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How I Remember It photo



Remember when you would sit on the floor of my lavender painted room when I was 15 and you were 21? You’d twirl a dreadlock around your finger looking up at the wall of Teen People Magazine pages, and ask me if I really liked those kinds of guys.



Remember when you bought me a harmonica? Remember how you taught me to blow on it properly so it didn’t tickle my lips? We passed the E major back and forth, and I considered what love meant. How old would I need to be to have it?



Remember eating McFlurries on the curb in the parking lot? The asphalt was hot and we started sentences with, “If we were the same age…”



Remember when the phone rang and rang while we watched Turner Classic Movies and tried to talk like them? We gritted our teeth and became Transatlantic for the night, and you never called that girl back even though you were dating.



I wish I hadn’t worn a red bra that New Year’s Eve. I wish I hadn’t stayed up after the ball dropped. I wish I hadn’t had so much champagne even though you had abstained. But you always abstained. I wish I’d let you go to the basement alone. I wish you hadn’t insisted the lights were what was bothering me. I wish you hadn’t turned them off.



Remember when you kept telling me how happy you were? I’m happy, you spoke into my ear, my eyes on the ceiling. I can still hear you.



I turned eighteen and you were twenty-four. Remember how much you joked about being excited for me to be legal? Remember how it was less funny after I blew out my candles in a dusky park while the bounce house deflated behind us? I do.



Can you hear me then? Telling you the good news. That I would go to your alma mater. I wanted to be you. To be yours. For you to tell me who to be. For you to tell me when I could be loved, for real.



Remember when we discussed it? We asked, how many years were too many now? And neither of us knew when to laugh anymore. If not for love, what were you for in my life? But that’s to assume there is a reason for why people come and why they leave. You and I always assumed different reasons for each other. And we both held strong to our assumptions until we became not ourselves in the other’s mind. Until we started remembering things differently.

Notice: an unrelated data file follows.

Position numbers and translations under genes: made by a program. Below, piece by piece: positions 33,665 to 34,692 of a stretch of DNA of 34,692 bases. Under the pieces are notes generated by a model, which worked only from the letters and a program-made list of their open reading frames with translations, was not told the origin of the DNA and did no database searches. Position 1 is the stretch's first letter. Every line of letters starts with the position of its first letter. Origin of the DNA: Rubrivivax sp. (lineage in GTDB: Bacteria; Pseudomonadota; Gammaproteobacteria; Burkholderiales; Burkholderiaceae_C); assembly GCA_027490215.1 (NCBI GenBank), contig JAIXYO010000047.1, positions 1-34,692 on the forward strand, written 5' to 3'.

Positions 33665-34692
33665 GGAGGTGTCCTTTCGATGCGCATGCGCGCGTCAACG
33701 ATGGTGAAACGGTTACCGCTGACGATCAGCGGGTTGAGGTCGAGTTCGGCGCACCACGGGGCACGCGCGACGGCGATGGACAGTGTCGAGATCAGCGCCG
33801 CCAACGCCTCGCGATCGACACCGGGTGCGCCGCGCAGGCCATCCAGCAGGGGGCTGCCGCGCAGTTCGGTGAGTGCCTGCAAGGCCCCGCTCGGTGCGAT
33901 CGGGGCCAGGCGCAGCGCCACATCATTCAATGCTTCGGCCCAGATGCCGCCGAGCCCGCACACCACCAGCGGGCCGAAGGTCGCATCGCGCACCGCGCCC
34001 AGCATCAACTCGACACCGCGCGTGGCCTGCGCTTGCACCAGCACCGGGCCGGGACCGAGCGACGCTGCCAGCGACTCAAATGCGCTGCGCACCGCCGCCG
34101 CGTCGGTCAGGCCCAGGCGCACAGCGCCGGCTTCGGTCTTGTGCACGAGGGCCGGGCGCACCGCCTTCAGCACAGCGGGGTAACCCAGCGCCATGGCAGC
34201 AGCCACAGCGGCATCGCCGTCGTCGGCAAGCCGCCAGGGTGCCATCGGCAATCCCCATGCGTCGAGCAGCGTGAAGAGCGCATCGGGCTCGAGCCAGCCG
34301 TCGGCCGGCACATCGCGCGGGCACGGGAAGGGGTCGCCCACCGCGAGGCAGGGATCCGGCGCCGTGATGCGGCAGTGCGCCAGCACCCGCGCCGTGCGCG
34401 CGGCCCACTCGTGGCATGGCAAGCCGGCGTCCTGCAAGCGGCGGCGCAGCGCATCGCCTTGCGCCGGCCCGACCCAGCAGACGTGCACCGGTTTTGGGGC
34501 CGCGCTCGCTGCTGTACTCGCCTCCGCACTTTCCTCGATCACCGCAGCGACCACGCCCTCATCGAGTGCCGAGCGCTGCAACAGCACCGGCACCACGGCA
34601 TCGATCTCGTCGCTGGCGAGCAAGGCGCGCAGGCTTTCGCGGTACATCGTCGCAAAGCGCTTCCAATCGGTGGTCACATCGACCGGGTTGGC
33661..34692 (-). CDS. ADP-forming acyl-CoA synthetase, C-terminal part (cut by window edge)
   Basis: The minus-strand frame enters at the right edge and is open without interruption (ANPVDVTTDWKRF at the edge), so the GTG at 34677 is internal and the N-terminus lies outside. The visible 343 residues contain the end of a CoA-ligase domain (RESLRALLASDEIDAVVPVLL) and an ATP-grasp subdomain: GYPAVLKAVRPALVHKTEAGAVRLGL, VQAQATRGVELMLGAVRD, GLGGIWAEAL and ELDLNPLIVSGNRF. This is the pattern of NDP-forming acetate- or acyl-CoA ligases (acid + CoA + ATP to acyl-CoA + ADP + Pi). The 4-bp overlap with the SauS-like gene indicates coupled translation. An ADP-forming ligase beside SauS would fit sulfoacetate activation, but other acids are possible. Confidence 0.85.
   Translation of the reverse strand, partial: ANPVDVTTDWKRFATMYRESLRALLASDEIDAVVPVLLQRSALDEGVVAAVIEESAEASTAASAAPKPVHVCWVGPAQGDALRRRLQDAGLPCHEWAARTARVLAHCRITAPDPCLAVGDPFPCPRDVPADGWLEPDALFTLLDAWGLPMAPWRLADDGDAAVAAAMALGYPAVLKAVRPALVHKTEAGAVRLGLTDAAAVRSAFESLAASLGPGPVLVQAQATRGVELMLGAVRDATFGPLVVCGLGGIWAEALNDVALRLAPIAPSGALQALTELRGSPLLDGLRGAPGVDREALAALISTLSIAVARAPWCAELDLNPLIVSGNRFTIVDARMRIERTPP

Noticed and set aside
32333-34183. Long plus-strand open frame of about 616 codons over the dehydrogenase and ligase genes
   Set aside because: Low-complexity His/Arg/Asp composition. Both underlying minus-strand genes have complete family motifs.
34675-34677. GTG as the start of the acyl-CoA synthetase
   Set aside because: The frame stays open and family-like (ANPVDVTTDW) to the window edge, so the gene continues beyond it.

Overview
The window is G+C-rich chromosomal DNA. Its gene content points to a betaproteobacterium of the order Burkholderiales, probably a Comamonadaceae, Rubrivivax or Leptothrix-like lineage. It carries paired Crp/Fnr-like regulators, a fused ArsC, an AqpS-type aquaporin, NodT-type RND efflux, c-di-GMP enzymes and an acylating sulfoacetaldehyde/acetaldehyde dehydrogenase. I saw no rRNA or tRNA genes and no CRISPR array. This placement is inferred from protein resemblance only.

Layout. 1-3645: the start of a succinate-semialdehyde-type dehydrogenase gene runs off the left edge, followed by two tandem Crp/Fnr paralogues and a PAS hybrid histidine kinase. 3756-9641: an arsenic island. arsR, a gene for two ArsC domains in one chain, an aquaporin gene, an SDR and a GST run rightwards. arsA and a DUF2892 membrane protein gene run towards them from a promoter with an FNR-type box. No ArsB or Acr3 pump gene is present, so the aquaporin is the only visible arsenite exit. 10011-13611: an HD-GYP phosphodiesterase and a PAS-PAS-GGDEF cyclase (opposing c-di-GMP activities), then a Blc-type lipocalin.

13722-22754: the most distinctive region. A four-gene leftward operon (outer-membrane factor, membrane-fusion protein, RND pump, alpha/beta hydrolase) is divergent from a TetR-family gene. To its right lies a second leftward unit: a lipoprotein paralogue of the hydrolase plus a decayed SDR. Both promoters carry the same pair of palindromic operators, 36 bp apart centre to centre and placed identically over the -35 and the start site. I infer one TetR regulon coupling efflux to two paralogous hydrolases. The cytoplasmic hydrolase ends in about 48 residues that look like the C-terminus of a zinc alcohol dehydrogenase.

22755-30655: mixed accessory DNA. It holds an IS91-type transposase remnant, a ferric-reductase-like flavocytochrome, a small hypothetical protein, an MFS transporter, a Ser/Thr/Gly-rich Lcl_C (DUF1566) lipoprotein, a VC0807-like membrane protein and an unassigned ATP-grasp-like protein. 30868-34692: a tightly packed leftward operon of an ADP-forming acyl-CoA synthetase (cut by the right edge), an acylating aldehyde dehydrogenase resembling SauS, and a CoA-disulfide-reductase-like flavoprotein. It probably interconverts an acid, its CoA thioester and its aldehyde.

Remember how you gave me your grandmother’s bracelet at a diner in San Antonio after we forgot how to laugh? Remember how the place smelled like overused cooking oil and the vinyl seats fused to the back of our legs? I do. On our way home the hinge broke on the silver cuff that felt like a shackle, and I lost the pieces halfway through New Mexico.



Remember how the palm reader told me I had two soul mates and I had already met them both? Remember how I told you you were one of them? I regret so many things I said to you—but I was still a kid and you taught me to lie.



“Remember,” you said, “college is an opportunity to be whoever you want to be. You can tell people you lived in China or built a yurt or hitchhiked through Costa Rica.” You never really understood consequences, did you?



I brought the Polaroid camera to college. The one with the little drawer in the bottom that allowed photos to develop in their due time—in their dark privacy. The camera that we covered in the stickers we bought from every sticker vending machine we came across, which turned out to be so many. When I was sixteen and you were twenty-three you asked me to photograph myself with it. Mom found one of the pictures and I told her it was just for me, and it was. As soon as I slid it from the drawer, I knew I didn’t want you to have it. I knew it wasn’t for you to see.



Remember the Halloween cookies and the art shows and the drive-thru lessons and the dart games and the nude park and the collages in the dolphin notebook and the long skirts you wore and the poems? What is love if not this? How old would I need to be to have it?



Can you hear me now? Telling you the good news, that I have arrived at adulthood at long last. And that’s how I know we remembered it all differently. Like the walk from my 35th street apartment to my job in SoHo once I was nearly the age you were when we met. I wore my uniform: a collared shirt, a tie, an apron on my hips. You wore heartbreak. Remember the way you looked at me when we said goodbye—like it was the last time we’d see each other and we were in love? It was the last time we saw each other, but we weren’t in love.



Do you remember who you were before we met? I don’t.